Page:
Intimate Partner Violence Doesn’t Just “Happen”

February 11, 2009

Unfortunately for famous people, what happens in their lives becomes the topic of public attention and scrutiny. I have mixed feelings about this. Feministing touches on it. I won’t try to deal with it here. But, I thought it important to point out this terrible quote from the friend of the (apparently) famous man (Chris Brown) who recently assaulted his girlfriend, a famous singer.

“Chris is all right. He’s a good kid. He feels very bad that something like this has happened.”

I’m sorry, but “something like this” doesn’t “happen”. When you say “something like this has happened” typically you would be referring to an accident, or something that just sort of “happens.” Like in a passive or unintentional sense. For instance, a tree falls on your neighbor’s fence. Or you accidentally trip someone or you meant to throw the ball across the yard and you instead throw it through a window. When you send your girlfriend to the hospital after beating her, it does not fall into the category of being able to say “he feels very bad that something like this has happened.”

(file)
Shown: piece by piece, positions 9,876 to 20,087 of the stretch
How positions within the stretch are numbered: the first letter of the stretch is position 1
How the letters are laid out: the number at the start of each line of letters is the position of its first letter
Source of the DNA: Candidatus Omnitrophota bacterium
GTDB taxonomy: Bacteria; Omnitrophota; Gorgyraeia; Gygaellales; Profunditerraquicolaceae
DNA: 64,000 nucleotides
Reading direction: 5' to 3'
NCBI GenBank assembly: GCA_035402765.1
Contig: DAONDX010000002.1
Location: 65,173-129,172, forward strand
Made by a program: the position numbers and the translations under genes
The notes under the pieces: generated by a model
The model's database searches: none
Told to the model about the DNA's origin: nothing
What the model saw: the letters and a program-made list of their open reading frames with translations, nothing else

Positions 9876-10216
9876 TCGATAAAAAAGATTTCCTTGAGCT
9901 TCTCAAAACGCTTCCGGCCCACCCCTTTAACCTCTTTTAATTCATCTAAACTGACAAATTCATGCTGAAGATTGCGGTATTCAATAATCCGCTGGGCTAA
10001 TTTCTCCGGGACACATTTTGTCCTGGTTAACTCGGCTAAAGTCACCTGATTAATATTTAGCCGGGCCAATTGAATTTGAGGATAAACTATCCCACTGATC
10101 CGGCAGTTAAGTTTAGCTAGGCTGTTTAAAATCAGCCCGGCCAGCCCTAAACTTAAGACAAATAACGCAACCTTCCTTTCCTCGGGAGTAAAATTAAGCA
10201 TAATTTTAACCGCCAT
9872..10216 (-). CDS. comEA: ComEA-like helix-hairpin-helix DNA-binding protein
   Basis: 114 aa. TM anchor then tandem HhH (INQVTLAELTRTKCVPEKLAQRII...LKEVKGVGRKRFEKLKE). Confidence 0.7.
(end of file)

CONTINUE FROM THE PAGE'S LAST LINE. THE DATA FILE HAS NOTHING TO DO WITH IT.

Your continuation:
I wish, but will not hold my breath, that everyone involved with this would be able to make this a teachable moment for all the people watching and looking up to famous people. The above quote, of course, does not bode well for how this is likely to play out in the media.

Sigh.


Britney Spears

September 13, 2007

So Ms. Britney Spears was all about having a comeback performance at the Video Music Awards. I watched the You Tube version of it and she didn’t do so well.  Fine. I think there are more important things to worry about in the world. BUT, what is driving me CRAZY is all this talk that she had a beer belly or looked fat or out of shape. I have heard this on the radio and rumor has it that places like People or Us Magazine are saying such things (of course, ahem, I wouldn’t know because I would not read those things, even if I was procrastinating on studying for a German exam…). But, HELLO? Look at her picture below. I think she looks GREAT. Just because someone goes from a size 2 to a size 6 does not mean they are fat.  Anyway, I thought that was important to say. Even if only 12 people read it as compared to the millions who read People.